The Housing Chronicles Blog: MIA: fair and comprehensive coverage on the housing market?

Monday, May 18, 2009

MIA: fair and comprehensive coverage on the housing market?

I was very saddened recently to hear about the death of a reporter I had befriended at the Los Angeles Times by the name of Annette Haddad (I had written about this before on April 22nd the same day I had heard from a former Times staffer) .

Annette had taken over the housing beat shortly before I became one of her sources, and over the course of several years we built a friendship based on mutual expertise: she taught me how to effectively work with reporters and improve my chances for getting some ink, and I schooled her on the economic, political and social workings of the building industry. But it was what we had in common which was what drew us together: a genuine interest in the housing industry and a desire to ensure that the story which got published -- even after several editing iterations -- was both accurate and fair.

Annette didn’t just write about housing – she lived and breathed it, visiting model complexes and open houses on weekends in order to interview potential home buyers, even sometimes calling me and others on a Sunday afternoon for input.

Today’s reporters, often working under considerable time constraints, simply don’t have the time to provide the sort of detail that’s required for a balanced story on the steadily unfolding story of housing sales, prices, foreclosures and financing. Moreover, either out of habit or necessity, many reporters continue to call on the same sources ad infinitum looking for a controversial quote with little regard to whether it’s either responsible or even correct.

Other media outlets, working with a skeleton crew, figure it’s better to re-print a wire story from AP or Reuters or publish the latest press release verbatim from a well-known data provider rather than nothing at all. By the end of the month, readers are left with an unconnected mish-mash of often-conflicting housing stories with little or no analysis to tie it all together. No wonder so many are confused!

Of course many readers, increasingly viewing traditional journalism as an unnecessary luxury -- and forgetting that it’s crucial to a properly functioning democracy – refuse to pay for online content, believing that any blogger with an opinion and the ability to type will somehow provide an adequate substitute (full disclosure: I am also a blogger).

Add to this toxic mix an industry which often shoots itself in the foot by ignoring requests to defend itself, and it’s little wonder that when the average person opines on the housing market, it’s typically a regurgitation of something heard on talk radio or cable television – hardly bastions of objective discourse.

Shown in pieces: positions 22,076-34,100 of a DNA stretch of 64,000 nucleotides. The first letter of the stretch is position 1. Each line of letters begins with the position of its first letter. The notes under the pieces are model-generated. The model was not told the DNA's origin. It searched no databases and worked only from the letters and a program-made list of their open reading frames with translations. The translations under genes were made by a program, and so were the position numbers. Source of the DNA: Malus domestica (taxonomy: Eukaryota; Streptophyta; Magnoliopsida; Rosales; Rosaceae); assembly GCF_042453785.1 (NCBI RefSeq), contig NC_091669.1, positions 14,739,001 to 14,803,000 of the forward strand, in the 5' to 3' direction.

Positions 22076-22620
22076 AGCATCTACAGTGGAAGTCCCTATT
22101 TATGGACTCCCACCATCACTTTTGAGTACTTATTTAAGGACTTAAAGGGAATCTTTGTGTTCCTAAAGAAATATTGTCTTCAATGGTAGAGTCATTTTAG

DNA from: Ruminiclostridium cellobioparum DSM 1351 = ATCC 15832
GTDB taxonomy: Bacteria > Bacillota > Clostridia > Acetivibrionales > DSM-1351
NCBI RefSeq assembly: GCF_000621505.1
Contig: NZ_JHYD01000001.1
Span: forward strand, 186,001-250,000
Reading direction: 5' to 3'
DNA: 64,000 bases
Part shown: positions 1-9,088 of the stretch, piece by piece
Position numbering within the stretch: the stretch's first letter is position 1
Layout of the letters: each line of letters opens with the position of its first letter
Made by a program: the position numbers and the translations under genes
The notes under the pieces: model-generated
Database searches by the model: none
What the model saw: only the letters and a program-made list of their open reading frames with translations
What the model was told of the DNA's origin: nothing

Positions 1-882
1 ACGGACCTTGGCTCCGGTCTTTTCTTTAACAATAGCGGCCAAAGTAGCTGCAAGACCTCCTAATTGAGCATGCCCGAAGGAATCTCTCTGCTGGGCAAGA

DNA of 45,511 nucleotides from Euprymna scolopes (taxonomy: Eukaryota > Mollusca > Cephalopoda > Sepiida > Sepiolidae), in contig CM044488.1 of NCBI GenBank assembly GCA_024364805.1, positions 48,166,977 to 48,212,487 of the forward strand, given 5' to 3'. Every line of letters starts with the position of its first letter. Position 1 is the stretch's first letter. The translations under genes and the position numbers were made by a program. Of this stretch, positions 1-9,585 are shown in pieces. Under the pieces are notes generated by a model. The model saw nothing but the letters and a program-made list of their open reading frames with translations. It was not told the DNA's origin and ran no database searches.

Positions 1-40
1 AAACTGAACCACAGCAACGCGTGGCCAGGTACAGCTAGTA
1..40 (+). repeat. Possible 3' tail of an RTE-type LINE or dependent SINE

Since this is not something which will get any better in a world of bloggers with an axe to grind, how can the housing industry address this issue?

Firstly, when a reporter calls for a quote for a story about your company, don’t just ignore it. To most readers, when they read, “Company x did not return calls for comment,” that just makes the firm look flaky, and even a canned response is better than nothing. Secondly, develop long-term relationships with reporters or influential bloggers with the intent of pitching them story ideas.

Thirdly, be bold about arguing your case against pundits who only care about seeing their own controversial – and often irresponsible – opinions in print. If the reporter refuses to write a balanced story, take your case up with their editor, and, if need be, write a letter to the editor and get your story told on the many housing-related blogs that abound on the Internet.

Fourthly, make sure there’s a responsive person on your staff who will be the responsible point person for all media requests, and be able to introduce in-house experts to address the particular topic.

Forcing a reporter to call multiple offices and corporate communications departments not only wastes valuable time, but reveals something potentially unpleasant about a company’s culture: unresponsive, incompetent or uncaring. And that’s hardly the sort of brand image any of us want to convey to a nervous populace already shell-shocked by an economic meltdown.

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